The prevalence of online free translation benefit countless communicators who may be professional translators or merely foreign web page browsers whose English is not good enough to access the relative information. However, depending on the online translation too heavily sometimes leads you to the opposite direction. For example: when you feed the sentence: The insurance was invalid for the invalid. (UyYiu<3/4/aH,,) into the Google translation box the counterpart version appears as Yi/aH,,aH. Anyone who has even the least knowledge about insurance will feel amused by the amusing translation.

Of course we can not fully deny that the translation software can do nothing with the translation process. To me the Trodos is quite helpful. Here I do not mean to discuss or compare the advantage and the disadvantage that Trodos and Google own respectively. What I want to say is that any software however powerful it may be is only assistance in essence. However, the internet has changed translators’ mental habit when they work on a translation project. The contemplation that used to come naturally is become a struggle. I am worrying that the style of translating that promoted by the internet, a style that puts “efficiency” and “immediacy” above all else, may be weakening our capacity for the kind of deep reading and translation. In this money-worshiping world, academic excellence seems to have been relegated to a role of secondary importance. The translator, a kind of intellectual, tends to become “mere decoders of information”, instead of weighing our words when we translate. And the hustling and bustling to routine life makes deep-reading and intensive study a kind of luxury.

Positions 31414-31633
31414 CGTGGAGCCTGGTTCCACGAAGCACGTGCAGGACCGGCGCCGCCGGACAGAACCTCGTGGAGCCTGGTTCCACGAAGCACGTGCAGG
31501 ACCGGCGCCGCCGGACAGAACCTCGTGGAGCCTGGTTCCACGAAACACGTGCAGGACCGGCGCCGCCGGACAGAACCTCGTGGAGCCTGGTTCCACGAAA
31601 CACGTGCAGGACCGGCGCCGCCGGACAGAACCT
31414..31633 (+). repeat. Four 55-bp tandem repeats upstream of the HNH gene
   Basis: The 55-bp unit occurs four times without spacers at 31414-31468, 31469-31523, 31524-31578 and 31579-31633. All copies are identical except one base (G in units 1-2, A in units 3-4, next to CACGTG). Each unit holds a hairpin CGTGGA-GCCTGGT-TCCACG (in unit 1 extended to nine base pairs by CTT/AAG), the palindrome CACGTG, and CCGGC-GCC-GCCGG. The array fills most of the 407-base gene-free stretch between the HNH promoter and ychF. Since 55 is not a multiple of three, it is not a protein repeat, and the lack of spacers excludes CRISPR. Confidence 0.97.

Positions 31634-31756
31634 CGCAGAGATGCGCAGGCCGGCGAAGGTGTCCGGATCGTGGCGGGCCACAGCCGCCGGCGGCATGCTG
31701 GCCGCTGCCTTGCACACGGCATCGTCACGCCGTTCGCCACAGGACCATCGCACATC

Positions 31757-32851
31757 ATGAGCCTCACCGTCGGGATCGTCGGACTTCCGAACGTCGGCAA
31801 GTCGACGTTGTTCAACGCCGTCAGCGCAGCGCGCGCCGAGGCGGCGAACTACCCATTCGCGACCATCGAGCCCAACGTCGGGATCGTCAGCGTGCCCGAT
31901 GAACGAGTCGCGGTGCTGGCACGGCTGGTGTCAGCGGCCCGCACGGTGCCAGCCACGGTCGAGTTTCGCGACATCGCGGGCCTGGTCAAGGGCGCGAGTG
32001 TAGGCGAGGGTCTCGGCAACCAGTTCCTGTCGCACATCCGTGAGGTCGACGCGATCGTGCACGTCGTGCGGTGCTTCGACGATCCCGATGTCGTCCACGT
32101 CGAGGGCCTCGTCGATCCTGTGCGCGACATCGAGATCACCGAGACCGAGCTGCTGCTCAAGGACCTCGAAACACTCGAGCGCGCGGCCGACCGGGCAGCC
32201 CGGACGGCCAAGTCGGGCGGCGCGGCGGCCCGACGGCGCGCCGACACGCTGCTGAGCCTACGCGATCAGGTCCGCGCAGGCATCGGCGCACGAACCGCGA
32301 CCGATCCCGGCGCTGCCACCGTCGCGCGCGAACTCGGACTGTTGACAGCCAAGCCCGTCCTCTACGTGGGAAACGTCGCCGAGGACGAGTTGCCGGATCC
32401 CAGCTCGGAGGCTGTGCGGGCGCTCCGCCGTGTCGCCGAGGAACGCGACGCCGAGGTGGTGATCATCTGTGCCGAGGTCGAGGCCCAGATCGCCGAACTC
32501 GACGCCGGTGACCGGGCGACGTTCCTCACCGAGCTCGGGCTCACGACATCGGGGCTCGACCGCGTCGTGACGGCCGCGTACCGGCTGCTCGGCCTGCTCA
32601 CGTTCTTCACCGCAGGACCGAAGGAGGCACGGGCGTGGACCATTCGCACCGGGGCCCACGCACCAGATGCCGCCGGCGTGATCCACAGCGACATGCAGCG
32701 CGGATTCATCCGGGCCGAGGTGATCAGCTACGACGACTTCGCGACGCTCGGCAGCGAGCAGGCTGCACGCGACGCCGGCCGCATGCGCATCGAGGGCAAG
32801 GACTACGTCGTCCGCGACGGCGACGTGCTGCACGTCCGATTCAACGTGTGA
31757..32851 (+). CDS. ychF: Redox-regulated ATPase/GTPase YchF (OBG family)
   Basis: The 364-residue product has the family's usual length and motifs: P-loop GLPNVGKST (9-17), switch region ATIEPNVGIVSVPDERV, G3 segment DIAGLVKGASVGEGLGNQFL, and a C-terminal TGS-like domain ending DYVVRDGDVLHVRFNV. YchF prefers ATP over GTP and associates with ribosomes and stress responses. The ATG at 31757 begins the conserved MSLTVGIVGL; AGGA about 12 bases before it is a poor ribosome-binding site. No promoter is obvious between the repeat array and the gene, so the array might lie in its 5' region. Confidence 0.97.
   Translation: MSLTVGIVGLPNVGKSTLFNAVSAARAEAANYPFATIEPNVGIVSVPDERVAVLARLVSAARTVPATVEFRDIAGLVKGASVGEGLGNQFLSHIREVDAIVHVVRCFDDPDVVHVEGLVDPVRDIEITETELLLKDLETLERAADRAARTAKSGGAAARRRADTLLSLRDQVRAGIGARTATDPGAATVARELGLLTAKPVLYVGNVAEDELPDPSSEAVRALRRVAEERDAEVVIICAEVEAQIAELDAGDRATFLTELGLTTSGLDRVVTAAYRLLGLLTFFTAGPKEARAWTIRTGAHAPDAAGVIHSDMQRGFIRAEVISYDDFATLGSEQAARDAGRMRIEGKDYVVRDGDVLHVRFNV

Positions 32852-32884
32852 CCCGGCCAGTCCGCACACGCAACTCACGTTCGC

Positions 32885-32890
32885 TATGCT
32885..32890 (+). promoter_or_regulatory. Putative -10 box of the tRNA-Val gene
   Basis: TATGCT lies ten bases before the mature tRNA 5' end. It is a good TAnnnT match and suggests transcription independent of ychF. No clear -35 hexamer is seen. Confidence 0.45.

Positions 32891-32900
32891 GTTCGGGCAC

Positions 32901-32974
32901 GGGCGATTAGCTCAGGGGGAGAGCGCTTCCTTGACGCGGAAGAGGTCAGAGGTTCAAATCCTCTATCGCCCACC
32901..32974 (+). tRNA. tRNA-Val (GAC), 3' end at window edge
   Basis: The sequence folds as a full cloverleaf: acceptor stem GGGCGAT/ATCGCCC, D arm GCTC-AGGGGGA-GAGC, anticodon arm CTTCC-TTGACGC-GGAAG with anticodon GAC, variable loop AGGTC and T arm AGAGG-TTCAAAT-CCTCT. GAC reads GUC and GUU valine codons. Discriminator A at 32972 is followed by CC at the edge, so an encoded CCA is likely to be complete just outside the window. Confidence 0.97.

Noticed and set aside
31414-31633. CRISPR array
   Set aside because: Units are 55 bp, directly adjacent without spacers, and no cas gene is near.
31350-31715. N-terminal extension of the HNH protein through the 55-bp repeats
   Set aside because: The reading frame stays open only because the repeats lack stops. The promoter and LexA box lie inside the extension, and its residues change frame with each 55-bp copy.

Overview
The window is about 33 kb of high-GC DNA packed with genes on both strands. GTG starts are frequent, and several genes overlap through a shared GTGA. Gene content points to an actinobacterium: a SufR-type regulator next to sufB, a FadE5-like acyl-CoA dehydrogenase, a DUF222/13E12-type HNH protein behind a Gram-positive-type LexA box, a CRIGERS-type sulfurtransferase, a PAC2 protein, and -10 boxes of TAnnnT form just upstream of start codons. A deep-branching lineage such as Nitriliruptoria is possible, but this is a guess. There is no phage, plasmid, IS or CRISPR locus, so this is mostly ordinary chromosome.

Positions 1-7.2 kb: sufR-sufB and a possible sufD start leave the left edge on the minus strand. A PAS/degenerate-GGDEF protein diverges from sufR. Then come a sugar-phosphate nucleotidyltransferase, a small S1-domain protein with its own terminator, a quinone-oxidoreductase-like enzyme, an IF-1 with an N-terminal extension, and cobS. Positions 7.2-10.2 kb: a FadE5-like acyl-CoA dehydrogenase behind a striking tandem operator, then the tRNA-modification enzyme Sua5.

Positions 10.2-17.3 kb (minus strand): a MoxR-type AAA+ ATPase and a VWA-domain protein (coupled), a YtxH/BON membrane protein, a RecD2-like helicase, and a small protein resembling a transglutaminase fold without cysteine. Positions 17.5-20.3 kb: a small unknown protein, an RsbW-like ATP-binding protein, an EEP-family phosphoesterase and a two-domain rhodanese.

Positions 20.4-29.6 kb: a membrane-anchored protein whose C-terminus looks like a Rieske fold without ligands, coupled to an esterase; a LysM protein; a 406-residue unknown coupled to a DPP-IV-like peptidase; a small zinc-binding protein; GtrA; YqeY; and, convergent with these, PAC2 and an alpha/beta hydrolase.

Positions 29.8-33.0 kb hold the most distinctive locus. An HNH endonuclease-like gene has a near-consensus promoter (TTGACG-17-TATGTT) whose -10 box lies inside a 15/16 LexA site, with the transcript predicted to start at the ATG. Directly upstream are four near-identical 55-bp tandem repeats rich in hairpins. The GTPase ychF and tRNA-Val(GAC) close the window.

Sometimes I really wonder that whether the fundamental reason that so many hardworking translators haven’t been replaced thoroughly by those stiff machines so far is the flexibility of human language or not. The complicatedly-built language structure therefore has to be decoded by the genuine masters. As a translator with a decade of experience I ever never surrender myself to any machinery servant but to boost its utilization to the utmost. I used to proofread a Chinese- English translation project about cooking equipment overseas marketing. In my opinion, decent product launch is the first step to success and an eye-attracting pamphlet with delicate pictures and stirring words is critical to publicize their products. The first translator completed the task with a dumbfounding speed and quality— 20,000 words within 3 days. You can hardly imagine how poor the translation quality it was, it was nothing but piling of English words throughout the pages. Another victim of auto-translation! Finally, I re translated it at the cost of 5 long days. Actually, it is the incidence that made me pay much more concerning about the online translation. I have to say the online translation is like a double edged sward, and if you have the ability to link all the fragment information together or grasp the substance meaning from the strange-looking sentences, the online translation is okay. But to those more demanding customers, only human talent and the sense of responsibility will show their prowess in bridging culture and ideas.

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